When a child is struggling, the whole family is affected. For parents, it’s hard to know when a child is displaying problematic behaviors that are developmentally appropriate, or when a child’s behavior is more concerning, and is in need of clinical support. It’s important not to over react, but when a child is experiencing feelings or behavior that is interfering with their daily functioning at home, school, or community, it’s essential to seek professional help.
Here are some things I recommend parents consider when thinking about whether they should reach out to a mental health professional for support.
How often is my child having these problems, and do they get in the way of their daily functioning?
It’s common for children to experience occasional worries, sadness, and stress. It’s actually healthy for children to experience some anxiety as it helps keep them safe from harm, and connected to others. For example, anxiety prevents children from running out in the middle of a busy street, or talking to a stranger who appears alarming. But when a child is constantly stressed and upset, regresses, or is self-destructive and isolates themselves, their daily routine becomes overwhelming, and even completing simple tasks become a struggle.
It’s sometimes helpful to ask yourself, “does my child have a meltdown when things go wrong, or have a hard time getting along with others?” “Does my child’s behavior get in the way of his/her learning, or completing tasks?” “Are my child’s actions disrupting the family, and causing conflict at home?” “Is my child unable to do things he/she wants to do, or does not take pleasure in things his/her peers enjoy?” As parents, you have to trust your gut, and if you feel something isn’t quite right, consult with a professional to gain insight as to what may be going on, and assess if therapy is a good option at this time.
Is my child experiencing somatic complaints as a result of their feelings and/or behaviors?
When a child is experiencing emotional or behavioral issues, they sometimes experience somatic complaints which result in headaches, nausea or stomach aches, rashes, or fatigue. Some children are not aware of or have a hard time expressing their emotions, and they feel the effects of their emotions internally. Children complain of “butterflies in their stomach” or “ants in their pants,” and have a hard time understanding what is going on in their bodies.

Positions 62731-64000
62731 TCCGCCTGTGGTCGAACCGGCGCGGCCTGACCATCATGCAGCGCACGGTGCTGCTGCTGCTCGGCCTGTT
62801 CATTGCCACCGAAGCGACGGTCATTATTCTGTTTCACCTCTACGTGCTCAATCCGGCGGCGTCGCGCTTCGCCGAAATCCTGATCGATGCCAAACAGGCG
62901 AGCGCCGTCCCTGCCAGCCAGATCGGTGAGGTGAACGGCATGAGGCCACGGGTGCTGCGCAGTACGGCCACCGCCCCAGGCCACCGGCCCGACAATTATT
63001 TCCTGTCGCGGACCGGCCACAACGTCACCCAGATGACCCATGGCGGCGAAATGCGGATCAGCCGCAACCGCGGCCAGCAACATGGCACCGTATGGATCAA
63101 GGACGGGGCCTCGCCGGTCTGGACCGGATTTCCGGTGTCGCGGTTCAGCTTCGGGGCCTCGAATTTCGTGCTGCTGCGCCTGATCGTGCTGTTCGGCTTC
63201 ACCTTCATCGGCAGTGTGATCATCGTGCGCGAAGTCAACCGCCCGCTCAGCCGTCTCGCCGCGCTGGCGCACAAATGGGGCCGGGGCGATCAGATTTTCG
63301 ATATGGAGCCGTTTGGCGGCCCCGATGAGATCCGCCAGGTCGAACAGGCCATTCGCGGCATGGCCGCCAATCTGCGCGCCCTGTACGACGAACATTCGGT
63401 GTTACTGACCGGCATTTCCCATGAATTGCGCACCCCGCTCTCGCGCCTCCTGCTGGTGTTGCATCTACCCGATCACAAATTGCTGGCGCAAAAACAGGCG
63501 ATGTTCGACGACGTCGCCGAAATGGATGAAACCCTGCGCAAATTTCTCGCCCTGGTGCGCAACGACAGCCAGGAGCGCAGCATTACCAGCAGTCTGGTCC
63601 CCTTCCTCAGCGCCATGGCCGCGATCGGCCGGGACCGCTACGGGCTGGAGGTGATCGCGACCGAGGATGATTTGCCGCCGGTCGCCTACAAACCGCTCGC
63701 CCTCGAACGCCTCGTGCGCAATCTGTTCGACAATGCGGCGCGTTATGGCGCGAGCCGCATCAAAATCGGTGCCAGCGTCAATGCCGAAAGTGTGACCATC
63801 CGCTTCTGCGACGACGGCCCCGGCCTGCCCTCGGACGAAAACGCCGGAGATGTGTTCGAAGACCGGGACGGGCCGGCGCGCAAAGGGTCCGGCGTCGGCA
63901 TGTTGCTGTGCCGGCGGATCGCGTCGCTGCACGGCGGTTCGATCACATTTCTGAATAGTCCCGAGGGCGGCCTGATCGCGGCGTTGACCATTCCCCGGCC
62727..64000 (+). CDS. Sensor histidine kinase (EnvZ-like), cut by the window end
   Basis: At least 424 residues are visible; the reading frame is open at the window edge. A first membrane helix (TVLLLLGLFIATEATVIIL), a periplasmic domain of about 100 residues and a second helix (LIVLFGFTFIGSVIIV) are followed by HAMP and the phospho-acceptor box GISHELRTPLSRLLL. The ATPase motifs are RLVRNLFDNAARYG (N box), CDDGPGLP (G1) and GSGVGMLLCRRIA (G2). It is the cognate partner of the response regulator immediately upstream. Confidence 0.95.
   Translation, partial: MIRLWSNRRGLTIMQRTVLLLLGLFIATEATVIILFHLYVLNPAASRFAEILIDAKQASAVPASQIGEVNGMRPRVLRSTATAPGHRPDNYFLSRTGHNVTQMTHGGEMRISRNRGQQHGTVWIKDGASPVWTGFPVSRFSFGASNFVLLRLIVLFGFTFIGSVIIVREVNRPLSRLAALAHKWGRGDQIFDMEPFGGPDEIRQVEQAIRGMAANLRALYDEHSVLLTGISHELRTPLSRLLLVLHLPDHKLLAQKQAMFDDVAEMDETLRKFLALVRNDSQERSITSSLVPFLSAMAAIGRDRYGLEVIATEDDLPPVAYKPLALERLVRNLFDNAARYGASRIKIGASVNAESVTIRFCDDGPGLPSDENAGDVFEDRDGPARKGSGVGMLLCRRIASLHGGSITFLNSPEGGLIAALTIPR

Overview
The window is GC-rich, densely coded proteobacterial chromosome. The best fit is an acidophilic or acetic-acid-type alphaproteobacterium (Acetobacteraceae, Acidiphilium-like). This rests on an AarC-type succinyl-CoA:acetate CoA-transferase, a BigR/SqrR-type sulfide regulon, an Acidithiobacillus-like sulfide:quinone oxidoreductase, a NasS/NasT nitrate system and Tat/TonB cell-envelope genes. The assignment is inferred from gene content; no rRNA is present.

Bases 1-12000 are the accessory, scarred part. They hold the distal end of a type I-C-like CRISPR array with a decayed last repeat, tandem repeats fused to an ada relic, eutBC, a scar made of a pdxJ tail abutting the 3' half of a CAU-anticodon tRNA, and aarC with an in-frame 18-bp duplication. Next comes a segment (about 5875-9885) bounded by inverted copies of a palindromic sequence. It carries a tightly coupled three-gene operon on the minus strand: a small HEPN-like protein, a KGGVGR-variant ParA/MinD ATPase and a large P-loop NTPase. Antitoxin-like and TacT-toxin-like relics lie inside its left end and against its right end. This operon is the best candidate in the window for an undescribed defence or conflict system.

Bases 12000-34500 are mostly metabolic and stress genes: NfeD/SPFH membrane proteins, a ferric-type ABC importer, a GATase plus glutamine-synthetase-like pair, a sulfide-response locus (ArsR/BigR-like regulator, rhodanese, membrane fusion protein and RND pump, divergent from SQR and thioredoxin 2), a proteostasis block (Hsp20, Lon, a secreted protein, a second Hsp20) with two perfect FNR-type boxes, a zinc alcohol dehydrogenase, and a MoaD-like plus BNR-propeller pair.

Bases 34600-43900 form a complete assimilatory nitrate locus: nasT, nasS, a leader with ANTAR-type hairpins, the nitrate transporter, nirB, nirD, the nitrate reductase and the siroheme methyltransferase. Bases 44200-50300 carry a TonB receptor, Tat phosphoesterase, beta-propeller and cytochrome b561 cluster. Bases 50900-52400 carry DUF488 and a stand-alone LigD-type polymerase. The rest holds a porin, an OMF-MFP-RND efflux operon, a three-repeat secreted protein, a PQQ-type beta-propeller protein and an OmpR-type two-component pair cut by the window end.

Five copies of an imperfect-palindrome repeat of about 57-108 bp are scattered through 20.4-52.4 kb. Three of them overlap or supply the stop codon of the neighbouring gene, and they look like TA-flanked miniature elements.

While it’s always important to have your child evaluated by a pediatrician to rule out any over looked medical condition, somatic issues tend to play a large role in mental health issues. If you notice your child often complaining about not feeling well in certain environments, or surrounding specific events, it may be helpful to speak with a therapist so you can learn to read and respond to your child’s emotions, potentially alleviating the issue of physical complaints.
Is my child a risk to him/herself or others?
Sometimes children intentionally and unintentionally hurt themselves as a way to manage difficult emotions. For example, some children purposely dig their nails into their skin, or hit themselves, while others bang their heads against things, or pull out their hair without intent to harm themselves. More seriously, it’s a red flag if children talk about death, or have thoughts about wanting to kill themselves. Other times, children may be a risk to peers when they bully them, as a result of feeling seriously distressed, or have a hard time regulating their behaviors.
This topic is difficult for parents to discuss as the subject matter can be very uncomfortable. It’s important though to seek out help immediately, as your child’s safety may be at risk. Speaking with a therapist will not only provide you and your child with tools to prevent self-harm, but your child can learn healthy friendship skills and have positive interactions with their peers.
When disagreements about your child's behaviors cause strain on your life, marriage, or partnership.
While raising a child can be one of the most rewarding experiences, it can bring up challenges that lead to stress, and cause you to doubt your abilities to take care of your child properly. There are so many different parenting styles, and when your child is in distress, it’s hard to know the best way to approach the situation. Some parents complain that their child is “driving them crazy,” and they are at “their wits end” when deciding how to manage their child’s emotions and behaviors.
When parents become stressed, not only does their child become more worried and their problematic behaviors increase, but the household environment turns into a place full of yelling and discord. This type of situation may also cause parents to resent their child, since they are using up all the oxygen in the home, leaving little time or energy for each other or themselves. This is when it’s helpful to look into family therapy to receive psycho-education, coping skills, and support to enhance communication between family members, and help to create a more cohesive family dynamic.
When you as a parent don’t know what to do and feel stuck.
There is no such thing as the perfect child or parent. Everyone has their own opinions, and it’s hard not to feel like you “flunked parenthood” when you don’t know how to respond to your child’s needs. No one wants to see their child suffer, and it’s hard not to feel guilt or shame when you don’t have the answers to make their pain go away. Since there are so many different tools and interventions available to help improve a child’s mental state, it’s hard to know which one will be the best fit for your child and family. Consulting with a mental health professional can help ease the stress, and support you in deciding what type of treatment or evidence based therapy can improve your child’s mental functioning, and help them to be happy and succeed in life.